A federal judge ruled Monday that the U.S. Environmental Protection Agency must update nearly three-decade-old regulations about the chemicals that can be used to disperse offshore oil spills, which some environmental groups contend cause serious health problems.
The agency “delayed unreasonably" by waiting at least six years to finalize draft regulations updating the 1994 rules, said William H. Orrick, a judge in the U.S. district court for the Northern District of California.
The EPA now has a deadline of May 31, 2023, to take final action on listing and authorizing the chemicals and in the meantime must submit regular status reports, Orrick ruled.
An email seeking comment from an EPA representative in California wasn't immediately returned.
A lawsuit filed last year on behalf of environmental groups, a health aide in Alaska and a commercial fisher in the Gulf Coast argued that the EPA was unreasonably dragging its feet in updating portions of a required national contingency plan on oil spills to reflect new science and updated testing procedures.
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“Instead of mitigating environmental harm, chemical dispersants have proven — when mixed with oil — to be more toxic to humans and the environment than the oil alone," said a statement Monday from the Center for Biological Diversity, one of the plaintiffs.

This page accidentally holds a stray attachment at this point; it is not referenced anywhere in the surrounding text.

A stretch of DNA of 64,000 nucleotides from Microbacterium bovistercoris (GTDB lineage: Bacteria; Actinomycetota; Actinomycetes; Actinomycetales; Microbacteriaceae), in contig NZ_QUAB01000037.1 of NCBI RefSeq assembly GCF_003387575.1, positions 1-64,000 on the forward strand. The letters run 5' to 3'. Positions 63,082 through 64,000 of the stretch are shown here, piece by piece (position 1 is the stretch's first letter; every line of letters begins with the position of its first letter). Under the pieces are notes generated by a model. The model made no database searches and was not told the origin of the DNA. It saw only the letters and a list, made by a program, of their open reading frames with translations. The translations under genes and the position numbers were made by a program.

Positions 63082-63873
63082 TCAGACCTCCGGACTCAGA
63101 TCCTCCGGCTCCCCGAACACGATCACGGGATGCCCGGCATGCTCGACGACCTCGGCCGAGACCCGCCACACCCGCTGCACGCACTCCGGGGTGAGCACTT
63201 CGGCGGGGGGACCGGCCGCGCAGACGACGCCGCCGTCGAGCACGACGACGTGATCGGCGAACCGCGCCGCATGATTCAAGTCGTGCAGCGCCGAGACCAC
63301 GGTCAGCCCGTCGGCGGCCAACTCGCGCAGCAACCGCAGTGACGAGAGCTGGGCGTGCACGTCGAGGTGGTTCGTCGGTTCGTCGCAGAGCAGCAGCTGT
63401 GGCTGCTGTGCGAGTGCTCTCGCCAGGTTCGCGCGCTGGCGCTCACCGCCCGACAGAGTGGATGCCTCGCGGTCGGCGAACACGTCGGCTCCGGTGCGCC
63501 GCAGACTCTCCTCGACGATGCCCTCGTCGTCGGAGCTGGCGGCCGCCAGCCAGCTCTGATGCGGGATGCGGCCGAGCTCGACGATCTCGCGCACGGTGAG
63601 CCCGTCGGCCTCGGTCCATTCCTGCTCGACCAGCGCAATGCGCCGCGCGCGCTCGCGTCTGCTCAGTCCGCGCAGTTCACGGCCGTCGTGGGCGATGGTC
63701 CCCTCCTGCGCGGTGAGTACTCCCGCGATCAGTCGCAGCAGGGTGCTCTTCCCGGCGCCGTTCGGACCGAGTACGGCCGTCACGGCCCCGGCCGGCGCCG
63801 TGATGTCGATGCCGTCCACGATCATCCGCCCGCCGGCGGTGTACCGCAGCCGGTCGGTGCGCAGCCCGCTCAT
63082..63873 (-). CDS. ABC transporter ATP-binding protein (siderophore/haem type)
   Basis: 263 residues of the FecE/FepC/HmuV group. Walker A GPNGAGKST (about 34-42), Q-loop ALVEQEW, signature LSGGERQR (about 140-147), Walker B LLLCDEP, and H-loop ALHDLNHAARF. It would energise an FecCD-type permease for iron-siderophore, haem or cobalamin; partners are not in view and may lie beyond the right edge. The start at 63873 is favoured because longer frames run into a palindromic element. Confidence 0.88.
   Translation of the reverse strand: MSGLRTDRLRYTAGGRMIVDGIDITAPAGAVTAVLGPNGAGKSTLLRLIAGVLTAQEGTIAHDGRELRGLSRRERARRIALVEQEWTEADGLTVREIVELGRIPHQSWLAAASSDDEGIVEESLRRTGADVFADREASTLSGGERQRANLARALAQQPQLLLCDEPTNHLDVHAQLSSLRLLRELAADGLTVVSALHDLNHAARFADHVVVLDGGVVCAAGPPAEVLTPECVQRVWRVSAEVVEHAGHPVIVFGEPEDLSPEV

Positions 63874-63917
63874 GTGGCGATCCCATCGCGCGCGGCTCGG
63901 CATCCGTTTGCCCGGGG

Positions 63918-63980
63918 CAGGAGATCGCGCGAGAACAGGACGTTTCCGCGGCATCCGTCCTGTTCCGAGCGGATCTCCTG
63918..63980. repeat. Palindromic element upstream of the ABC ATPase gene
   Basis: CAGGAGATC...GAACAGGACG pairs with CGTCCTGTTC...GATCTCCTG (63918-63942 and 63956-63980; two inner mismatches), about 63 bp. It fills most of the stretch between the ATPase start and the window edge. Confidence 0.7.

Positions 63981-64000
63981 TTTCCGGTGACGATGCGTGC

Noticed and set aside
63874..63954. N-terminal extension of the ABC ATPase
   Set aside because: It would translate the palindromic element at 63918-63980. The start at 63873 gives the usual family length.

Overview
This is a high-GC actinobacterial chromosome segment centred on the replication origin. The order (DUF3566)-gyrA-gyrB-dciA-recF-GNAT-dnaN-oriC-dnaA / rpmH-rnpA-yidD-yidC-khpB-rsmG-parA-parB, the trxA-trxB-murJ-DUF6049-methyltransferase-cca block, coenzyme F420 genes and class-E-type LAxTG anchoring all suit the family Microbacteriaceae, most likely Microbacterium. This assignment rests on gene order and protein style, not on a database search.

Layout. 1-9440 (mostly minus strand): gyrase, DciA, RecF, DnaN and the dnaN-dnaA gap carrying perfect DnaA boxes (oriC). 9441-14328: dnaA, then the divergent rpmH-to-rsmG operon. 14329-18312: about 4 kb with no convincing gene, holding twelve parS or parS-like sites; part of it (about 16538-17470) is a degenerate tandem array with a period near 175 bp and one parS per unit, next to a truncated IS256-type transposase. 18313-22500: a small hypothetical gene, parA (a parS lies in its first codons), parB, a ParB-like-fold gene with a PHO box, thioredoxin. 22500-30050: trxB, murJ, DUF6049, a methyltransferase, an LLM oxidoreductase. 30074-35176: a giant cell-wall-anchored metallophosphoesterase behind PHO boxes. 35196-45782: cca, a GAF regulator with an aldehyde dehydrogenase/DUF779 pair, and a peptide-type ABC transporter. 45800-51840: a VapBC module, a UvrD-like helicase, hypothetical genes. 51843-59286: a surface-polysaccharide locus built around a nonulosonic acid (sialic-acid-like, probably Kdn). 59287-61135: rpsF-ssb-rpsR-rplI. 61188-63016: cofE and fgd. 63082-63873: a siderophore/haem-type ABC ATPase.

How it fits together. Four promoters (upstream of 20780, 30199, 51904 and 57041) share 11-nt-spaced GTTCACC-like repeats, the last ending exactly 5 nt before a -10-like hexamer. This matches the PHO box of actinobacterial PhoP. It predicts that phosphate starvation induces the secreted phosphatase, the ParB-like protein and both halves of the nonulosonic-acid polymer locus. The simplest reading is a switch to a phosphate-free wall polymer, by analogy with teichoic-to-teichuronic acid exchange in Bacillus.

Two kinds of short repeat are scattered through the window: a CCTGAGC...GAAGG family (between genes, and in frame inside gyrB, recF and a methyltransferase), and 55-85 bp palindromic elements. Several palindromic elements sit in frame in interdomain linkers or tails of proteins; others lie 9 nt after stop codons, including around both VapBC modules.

The issue was spurred by the Deepwater Horizon spill in 2010 that put hundreds of millions of gallons of oil into the Gulf of Mexico. Environmental groups have contended that people, including children and first responders exposed to the dispersion chemicals, suffered sometimes serious health problems.
“This ruling means we just might be able to prevent a similar human health tragedy during the next big oil spill,” said Riki Ott, director of Earth Island Institute’s ALERT Project, the lead plaintiff in the case.
In the Center for Biological Diversity's statement another plaintiff, community activist Kindra Arnesen of Louisiana, said she was hopeful about the ruling.
“From 2005 to 2010, my community was healthy. There were a couple of families that had a family member fighting cancer of some sort, but things really changed after the spill,” Arnesen said. “I’ve witnessed my community experience an explosion of cancer cases. I know I went to 22 funerals in 18 months. Then, I stopped counting.”